Semiotics And Discourse

After reading Jensen’s paper, ‘Fighting Objectivity: The Illusion of Journalistic Neutrality in Coverage of the Persian Gulf War’ (1992, pp. 20-32) I agree about the use of discourse in the context of war in the American culture, the symbolism in this culture is apparent as well. Take for example the American flag, thirteen red stripes representing the original colonies and fifty stars as the union jack representing all of the states presently within the U.S.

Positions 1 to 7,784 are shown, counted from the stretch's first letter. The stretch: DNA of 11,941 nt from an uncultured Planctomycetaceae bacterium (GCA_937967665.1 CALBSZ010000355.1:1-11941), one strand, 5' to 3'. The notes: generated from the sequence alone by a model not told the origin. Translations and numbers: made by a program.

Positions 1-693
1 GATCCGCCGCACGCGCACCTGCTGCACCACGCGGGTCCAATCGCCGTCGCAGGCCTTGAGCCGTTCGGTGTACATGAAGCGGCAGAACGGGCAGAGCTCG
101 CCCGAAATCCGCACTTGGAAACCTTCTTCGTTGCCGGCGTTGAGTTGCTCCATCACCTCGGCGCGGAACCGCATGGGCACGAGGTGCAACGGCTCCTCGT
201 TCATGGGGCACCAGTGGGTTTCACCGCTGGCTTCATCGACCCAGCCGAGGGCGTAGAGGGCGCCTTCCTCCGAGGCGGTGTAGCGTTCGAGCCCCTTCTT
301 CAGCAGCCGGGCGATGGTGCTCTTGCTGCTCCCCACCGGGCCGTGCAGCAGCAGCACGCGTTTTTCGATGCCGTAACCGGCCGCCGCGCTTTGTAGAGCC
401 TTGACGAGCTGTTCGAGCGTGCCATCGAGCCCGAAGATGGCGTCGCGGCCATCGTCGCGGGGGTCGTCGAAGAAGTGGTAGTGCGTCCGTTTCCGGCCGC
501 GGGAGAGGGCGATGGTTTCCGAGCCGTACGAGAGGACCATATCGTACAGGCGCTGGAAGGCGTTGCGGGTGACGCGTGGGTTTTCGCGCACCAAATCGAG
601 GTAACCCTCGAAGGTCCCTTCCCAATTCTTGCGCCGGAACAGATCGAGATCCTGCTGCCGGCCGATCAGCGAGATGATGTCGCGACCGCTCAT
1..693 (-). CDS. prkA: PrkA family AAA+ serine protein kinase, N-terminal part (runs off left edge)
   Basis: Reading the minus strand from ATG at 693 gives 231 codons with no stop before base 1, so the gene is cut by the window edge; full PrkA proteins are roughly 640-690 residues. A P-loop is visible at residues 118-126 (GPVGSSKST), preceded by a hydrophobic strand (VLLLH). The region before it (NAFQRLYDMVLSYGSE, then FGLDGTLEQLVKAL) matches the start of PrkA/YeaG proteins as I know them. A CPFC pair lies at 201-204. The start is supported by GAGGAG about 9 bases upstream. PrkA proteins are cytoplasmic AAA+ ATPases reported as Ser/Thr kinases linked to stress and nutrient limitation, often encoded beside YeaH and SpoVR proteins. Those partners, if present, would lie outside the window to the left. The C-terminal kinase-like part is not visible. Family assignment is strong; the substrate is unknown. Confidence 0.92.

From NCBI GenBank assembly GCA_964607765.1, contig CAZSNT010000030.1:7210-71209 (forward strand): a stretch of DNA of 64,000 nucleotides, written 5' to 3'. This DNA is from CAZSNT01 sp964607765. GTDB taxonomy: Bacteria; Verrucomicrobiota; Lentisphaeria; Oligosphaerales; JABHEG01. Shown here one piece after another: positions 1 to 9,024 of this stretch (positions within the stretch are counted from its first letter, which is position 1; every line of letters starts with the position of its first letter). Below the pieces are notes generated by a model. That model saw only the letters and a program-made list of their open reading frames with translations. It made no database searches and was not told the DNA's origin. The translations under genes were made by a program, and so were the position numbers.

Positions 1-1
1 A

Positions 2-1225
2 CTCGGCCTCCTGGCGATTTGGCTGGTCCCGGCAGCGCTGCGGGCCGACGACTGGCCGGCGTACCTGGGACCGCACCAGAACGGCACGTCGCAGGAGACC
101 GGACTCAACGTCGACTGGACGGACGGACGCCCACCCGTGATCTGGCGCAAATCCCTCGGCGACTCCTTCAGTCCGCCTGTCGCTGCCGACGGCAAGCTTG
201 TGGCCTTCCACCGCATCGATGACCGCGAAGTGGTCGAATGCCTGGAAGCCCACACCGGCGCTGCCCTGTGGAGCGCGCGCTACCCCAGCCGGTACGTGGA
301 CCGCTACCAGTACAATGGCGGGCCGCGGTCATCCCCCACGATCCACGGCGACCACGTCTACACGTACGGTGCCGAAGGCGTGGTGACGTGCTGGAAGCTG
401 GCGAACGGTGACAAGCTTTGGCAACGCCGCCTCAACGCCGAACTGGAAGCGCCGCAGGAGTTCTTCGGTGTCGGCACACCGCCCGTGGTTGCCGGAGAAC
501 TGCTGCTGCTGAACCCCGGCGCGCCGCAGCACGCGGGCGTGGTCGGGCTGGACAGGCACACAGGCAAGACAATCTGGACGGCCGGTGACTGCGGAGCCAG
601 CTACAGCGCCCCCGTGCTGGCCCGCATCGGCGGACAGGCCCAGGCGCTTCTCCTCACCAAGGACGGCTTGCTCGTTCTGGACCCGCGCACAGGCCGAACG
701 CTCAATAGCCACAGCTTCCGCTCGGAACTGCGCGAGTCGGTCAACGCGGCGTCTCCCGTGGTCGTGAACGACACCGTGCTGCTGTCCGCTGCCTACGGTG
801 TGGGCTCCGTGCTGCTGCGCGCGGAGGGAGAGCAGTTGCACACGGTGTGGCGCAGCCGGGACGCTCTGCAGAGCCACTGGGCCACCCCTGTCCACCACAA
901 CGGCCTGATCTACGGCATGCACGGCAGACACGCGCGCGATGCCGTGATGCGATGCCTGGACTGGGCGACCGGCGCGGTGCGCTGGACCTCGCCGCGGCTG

While most if not all countries are patriotic when it comes to their nation’s flag, none stick to mind as much as America. Using the Gulf War example the media was directly influenced by power, using this in the diagram set out in the week 4 lecture, the power was the government, the knowledge in the media. (Ali Tariq. 2007. ‘On War, Empire and Resistance (5/10) .’) Following this discourse more people waved the American flag as they joined the army to ‘protect their country’ even though the war had was not a direct threat to the nation (the war was instigated). War brought honor to the nation, and thanks to the media the symbolism of war changed drastically. From the murder and gore seen in Vietnam, war became glorified through the media, the cultural ideals and recognition of ‘war’ drastically changed to a view concerned with social unity, tradition, honor and something that had to be won at any cost. From 1991 onwards the American flag became signified as a symbol of a conquering nation which ruled through the exploitation of violence (in the minds of the Iraqi and Iranian people, evident in resistance to the American occupation) (Ali,Tariq. ‘On War, Empire and Resistance (4/10) .’ 2007) . This was due to the fact that based on government controlled media the public changed their view from anti war (Vietnam) to pro war (Gulf War) in a very short period of time (this change made the American culture revolve around the concept of Xenophobia, a concept which became more prevalent after September 11, 2001 (Ali Tariq. 2007. ‘On War, Empire and Resistance (6/10) .’). In terms of the semiotics as set out by Finlayson (1999) the signifier (O’Shaugnessy, M. and Stadler, J. (2001)) was constant. The American flag stayed the same and was still recognized as a source of pride with the stars and stripes remaining unchanging, the signified was changed through discourse; the American flag demonstrated pride in one’s nation and the belief that the government did the right thing on behalf of the people (which could be debated.) These changes were instigated through the governments control over the media (Finlayson, ‘Contemporary Social and Political Theory. ‘1999) and were accepted before any anti-war efforts became established. The image of pure pride in the nation became replaced with a feeling of responsibility to ‘stand up for the little guy’ even through these ‘little guys’ displayed the same amount of violence that ‘the common enemy’ had displayed in the past. Regardless of this the clear contrasts of good and evil had been drawn so that ‘the cause’ was believed to be just and fair as well as ‘for the greater good;’ through discourse the majority of a nation looked past the corruption, contradictions and atrocities (use of napalm) in the distant battle (Ali Tariq. 2007. ‘On War, Empire and Resistance (6/10) .’)